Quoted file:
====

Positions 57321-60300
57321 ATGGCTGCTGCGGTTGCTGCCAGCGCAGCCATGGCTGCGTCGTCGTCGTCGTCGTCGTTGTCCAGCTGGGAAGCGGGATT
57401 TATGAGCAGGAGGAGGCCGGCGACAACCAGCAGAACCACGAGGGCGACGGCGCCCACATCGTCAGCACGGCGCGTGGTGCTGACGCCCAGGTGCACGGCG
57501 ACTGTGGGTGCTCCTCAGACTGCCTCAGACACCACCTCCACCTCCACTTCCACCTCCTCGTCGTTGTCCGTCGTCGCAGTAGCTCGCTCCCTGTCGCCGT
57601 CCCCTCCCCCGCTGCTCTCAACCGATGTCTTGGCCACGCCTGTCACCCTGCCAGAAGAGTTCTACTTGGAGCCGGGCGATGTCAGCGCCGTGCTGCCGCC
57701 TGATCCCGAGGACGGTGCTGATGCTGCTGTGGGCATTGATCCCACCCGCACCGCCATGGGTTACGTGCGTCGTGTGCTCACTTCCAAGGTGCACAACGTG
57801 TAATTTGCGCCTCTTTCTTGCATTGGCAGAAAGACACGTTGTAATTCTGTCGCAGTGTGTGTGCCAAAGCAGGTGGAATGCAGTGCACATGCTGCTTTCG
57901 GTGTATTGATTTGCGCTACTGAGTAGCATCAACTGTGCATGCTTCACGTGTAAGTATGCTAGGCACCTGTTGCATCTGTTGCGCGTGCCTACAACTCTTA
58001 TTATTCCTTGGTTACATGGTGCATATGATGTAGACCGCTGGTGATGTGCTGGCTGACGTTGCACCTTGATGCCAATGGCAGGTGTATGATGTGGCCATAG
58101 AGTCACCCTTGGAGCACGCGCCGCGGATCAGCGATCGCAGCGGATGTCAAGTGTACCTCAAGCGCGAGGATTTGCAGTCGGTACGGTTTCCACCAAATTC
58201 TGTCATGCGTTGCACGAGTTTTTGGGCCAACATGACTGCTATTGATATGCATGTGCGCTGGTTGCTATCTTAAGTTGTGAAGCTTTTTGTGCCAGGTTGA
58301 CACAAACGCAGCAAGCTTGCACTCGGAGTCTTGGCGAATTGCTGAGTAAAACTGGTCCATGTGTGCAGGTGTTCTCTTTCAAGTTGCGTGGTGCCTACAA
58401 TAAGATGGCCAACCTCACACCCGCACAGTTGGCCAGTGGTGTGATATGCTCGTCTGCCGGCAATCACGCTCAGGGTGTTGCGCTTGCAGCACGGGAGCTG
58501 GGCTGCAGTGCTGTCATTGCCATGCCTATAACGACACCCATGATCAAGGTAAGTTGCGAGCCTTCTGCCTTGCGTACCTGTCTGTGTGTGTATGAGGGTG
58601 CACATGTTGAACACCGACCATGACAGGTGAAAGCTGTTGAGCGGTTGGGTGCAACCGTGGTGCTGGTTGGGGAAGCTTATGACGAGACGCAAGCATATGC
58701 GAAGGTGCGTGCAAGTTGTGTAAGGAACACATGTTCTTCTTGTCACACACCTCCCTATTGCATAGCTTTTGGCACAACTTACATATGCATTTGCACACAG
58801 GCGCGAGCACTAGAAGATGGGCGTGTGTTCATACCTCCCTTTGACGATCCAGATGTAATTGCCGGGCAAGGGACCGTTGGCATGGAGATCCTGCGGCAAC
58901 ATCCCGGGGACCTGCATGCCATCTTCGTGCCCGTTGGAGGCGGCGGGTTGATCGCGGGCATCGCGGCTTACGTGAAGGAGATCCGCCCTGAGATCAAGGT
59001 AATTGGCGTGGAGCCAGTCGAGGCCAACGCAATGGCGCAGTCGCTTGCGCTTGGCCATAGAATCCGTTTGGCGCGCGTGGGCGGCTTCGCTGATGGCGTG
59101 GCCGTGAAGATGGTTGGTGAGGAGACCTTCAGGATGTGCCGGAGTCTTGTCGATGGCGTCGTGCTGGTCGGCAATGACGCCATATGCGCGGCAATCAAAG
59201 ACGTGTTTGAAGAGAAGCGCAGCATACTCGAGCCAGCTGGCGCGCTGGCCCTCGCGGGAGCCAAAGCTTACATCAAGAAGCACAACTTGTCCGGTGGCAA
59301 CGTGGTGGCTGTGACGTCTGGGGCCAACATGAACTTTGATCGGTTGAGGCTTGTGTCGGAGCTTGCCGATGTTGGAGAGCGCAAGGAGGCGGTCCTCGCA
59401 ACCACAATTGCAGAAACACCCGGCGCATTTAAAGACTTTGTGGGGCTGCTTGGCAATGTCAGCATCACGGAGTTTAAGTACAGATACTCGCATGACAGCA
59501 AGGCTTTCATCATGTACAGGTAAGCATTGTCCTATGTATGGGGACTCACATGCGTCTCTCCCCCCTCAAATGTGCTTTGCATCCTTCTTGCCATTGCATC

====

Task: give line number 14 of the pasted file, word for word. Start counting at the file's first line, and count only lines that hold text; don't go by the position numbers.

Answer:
58501 GGCTGCAGTGCTGTCATTGCCATGCCTATAACGACACCCATGATCAAGGTAAGTTGCGAGCCTTCTGCCTTGCGTACCTGTCTGTGTGTGTATGAGGGTG